John Hawks, author of an excellent anthropology blog, writes on a new paper that critiques the late Stephen J. Gould’s treatment of George Morton’s 19th Century studies of the measurements of human skulls. (By God, that was a dry sentence.) Gould, a critic of all things sociobiological, argued that Morton fudged his data to support his racist view of human variation. This inspired his book The Mismeasure of Man – which attempted to debunk biological determinism. Trouble is, say Jason Lewis et al, Gould misrepresented Morton’s science. Sure, the old skull-measurer’s research was flawed, but Gould had to fudge his work to make it seem, er – fudged.
Morton’s work, through the medium of Gould, has since been thought of as a textbook case of scientific misconduct. Time, the authors propose, for these textbooks to be rewritten…
That Morton’s data are reliable despite his clear bias weakens the argument of Gould and others that biased results are endemic in science. Gould was certainly correct to note that scientists are human beings and, as such, are inevitably biased, a point frequently made in “science studies.” But the power of the scientific approach is that a properly designed and executed methodology can largely shield the outcome from the influence of the investigator’s bias. Science does not rely on investigators being unbiased “automatons.” Instead, it relies on methods that limit the ability of the investigator’s admittedly inevitable biases to skew the results. Morton’s methods were sound, and our analysis shows that they prevented Morton’s biases from significantly impacting his results.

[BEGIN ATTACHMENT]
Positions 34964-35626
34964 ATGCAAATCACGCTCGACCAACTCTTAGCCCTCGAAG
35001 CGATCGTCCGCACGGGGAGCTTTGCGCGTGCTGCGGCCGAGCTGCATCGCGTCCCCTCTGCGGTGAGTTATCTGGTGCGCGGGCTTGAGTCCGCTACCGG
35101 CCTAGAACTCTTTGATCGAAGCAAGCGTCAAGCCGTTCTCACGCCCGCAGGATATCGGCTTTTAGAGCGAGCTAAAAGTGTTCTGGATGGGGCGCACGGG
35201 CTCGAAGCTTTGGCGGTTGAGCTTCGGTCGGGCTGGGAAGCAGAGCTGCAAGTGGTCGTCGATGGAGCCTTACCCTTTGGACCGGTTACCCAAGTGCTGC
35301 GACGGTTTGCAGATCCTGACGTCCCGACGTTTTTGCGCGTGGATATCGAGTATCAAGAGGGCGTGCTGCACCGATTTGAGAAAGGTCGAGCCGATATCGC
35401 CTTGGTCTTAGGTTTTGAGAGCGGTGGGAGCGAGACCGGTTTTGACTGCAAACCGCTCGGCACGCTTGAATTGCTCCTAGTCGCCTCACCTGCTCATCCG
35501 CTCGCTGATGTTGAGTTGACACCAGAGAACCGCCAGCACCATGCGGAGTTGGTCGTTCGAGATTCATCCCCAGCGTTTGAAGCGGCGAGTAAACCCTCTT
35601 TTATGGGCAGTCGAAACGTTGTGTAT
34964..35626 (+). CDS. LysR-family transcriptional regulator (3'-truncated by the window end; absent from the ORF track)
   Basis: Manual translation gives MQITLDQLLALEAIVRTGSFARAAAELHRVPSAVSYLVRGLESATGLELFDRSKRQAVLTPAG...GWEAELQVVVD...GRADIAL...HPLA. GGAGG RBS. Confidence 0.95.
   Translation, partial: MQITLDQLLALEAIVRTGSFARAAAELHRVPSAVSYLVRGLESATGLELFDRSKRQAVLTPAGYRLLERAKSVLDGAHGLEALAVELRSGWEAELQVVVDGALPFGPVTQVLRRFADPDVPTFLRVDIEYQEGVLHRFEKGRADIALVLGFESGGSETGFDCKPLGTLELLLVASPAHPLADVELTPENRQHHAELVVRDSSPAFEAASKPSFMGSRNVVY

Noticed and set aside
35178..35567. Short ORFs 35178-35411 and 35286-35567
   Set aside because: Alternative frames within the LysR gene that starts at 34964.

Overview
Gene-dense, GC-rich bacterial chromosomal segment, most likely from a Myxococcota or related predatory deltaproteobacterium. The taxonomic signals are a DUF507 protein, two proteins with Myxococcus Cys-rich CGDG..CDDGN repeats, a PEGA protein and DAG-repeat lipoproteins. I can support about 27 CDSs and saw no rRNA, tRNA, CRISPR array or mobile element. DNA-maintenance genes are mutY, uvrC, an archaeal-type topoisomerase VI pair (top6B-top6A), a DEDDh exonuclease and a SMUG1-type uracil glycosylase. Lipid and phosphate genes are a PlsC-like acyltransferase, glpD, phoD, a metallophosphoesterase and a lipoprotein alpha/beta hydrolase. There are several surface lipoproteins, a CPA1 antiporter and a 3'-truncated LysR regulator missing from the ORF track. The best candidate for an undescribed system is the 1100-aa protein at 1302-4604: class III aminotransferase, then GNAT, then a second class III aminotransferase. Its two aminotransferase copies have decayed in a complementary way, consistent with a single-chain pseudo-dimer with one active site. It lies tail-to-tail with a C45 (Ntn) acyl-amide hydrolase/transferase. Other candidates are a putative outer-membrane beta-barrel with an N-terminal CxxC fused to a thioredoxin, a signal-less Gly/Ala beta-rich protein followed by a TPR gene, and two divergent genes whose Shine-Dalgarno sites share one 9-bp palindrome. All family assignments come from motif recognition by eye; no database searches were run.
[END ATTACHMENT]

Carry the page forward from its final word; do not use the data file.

A while ago I wrote on a paper that dissected fraudulent criticism of the sociobiology-sympathising anthropologist Napoleon Chagnon. The author, Professor Alice Dreger, railed against politicised abuse of disagreeable scientific theories. Fair point, I wrote, but let’s not go too far – after all, disagreeable science can be (a) wrong and (b) influential, and opposing it demands a little more than a letter to a journal. This was true, of course, but perhaps I’d underestimated the problem she described. Gould’s claims are an article of faith amongst his political allies but seem dubious.
This suggests Lewis n’ co’s conclusions – if, indeed, they’re correct in their appraisal – are a little optimistic. If Morton’s work was smeared, they suggest, it “weakens the argument…that biased results are endemic in science“. Well, if so, what about Gould’s biased results? His critique of Morton was first published in Science, one of our largest journals. Since then, apparently, it’s been accepted as fact – cited in textbooks and peer reviewed studies. Seems like you can get away with biased results so long as you can nestle in the prejudices of your era, or crouch behind a reputation that’s seen as impervious. Doubtless that has been, and will go on to be, as true of others and God knows what their inclinations may be.
Yet, as the authors write, the great thing about science is that the data will survive beyond the people who’ve obscured it. And, in fact, that’s one reason to pick apart all claims, especially, maybe, if they affirm your prejudices. Because politics will change, reputations will fade and some upstart will smash a theory and bring down your premises.